We studied self-reported measurements of initial mortality of black bass Micropterus spp. in 2,072 Texas fishing tournaments. Initial mortality varied by a factor of four among tournaments according to rules and format. The lowest initial mortality was reported for paper tournaments (1.1%), in which fish are captured, measured, and immediately released. Initial mortality was 4.0% in total-weight tournaments, 4.3% in road-runner tournaments, and 4.7% in big-fish tournaments. A lower rate of initial mortality (1.8%) was reported for large tournaments, those with 50 or more participants, than for smaller tournaments (4.1%). This suggests that larger tournaments may be conducted with rules and procedures that reduce initial mortality. For total-weight tournaments, we also compared self-reported measurements of mortality with those derived from a regression model that predicts initial mortality based on water temperature. Self-reported measurements of initial mortality averaged 4.2%, and predicted initial mortality averaged 4.1%. The general agreement between self-reported and predicted estimates of initial mortality suggests that, on average, black bass fishing clubs and tournament sponsors reliably report tournament-associated mortality.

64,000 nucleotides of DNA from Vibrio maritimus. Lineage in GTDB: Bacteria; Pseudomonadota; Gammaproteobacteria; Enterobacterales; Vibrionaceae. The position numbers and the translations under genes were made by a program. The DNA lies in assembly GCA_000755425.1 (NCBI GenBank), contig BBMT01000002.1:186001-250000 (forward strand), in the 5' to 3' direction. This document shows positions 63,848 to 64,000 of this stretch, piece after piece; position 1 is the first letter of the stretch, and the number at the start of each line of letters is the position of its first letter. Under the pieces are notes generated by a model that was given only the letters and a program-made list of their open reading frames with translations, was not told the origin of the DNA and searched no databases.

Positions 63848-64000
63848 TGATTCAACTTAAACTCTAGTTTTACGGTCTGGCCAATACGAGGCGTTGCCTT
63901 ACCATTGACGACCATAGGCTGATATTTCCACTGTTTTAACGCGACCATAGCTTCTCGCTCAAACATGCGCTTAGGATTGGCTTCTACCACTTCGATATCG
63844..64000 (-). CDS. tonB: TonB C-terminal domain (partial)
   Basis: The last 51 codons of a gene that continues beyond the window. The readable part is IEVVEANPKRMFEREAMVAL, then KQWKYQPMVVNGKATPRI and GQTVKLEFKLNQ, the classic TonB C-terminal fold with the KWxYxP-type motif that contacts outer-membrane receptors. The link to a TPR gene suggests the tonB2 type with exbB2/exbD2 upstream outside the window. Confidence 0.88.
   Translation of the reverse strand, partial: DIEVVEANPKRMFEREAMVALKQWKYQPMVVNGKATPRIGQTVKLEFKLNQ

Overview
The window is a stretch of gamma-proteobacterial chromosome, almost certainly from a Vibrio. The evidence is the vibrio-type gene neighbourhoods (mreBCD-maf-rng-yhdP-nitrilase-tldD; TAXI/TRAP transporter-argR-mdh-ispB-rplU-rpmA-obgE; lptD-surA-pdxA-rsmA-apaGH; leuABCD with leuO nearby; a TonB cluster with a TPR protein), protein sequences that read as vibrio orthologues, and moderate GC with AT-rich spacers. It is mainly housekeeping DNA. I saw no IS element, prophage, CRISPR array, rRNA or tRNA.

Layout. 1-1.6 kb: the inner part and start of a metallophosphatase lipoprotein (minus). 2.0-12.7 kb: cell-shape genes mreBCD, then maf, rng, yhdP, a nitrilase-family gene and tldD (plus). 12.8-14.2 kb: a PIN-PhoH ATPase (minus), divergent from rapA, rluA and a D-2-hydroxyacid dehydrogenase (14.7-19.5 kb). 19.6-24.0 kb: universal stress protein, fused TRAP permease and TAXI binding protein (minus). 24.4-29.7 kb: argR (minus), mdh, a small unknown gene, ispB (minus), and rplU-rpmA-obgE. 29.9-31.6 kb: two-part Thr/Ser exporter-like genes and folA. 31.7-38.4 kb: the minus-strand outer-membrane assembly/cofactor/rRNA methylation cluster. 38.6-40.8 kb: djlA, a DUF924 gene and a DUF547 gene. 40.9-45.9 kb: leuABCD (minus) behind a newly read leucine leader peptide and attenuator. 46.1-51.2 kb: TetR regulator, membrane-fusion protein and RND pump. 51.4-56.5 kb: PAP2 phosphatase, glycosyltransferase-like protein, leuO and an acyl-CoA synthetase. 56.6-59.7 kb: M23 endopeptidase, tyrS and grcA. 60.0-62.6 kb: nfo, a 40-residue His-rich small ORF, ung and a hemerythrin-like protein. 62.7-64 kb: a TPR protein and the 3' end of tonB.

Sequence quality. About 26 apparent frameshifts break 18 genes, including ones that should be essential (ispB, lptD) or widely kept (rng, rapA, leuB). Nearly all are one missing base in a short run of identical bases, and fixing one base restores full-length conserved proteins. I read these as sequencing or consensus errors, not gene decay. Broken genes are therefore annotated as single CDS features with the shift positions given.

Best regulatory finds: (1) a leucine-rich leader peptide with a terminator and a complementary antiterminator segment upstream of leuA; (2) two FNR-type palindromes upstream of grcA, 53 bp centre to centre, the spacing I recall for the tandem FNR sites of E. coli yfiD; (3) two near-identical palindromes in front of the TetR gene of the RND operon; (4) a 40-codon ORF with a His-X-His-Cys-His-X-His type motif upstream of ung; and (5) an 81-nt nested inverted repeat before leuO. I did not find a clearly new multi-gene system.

|Number of pages||5|
|Journal||North American Journal of Fisheries Management|
|State||Published - Nov 1999|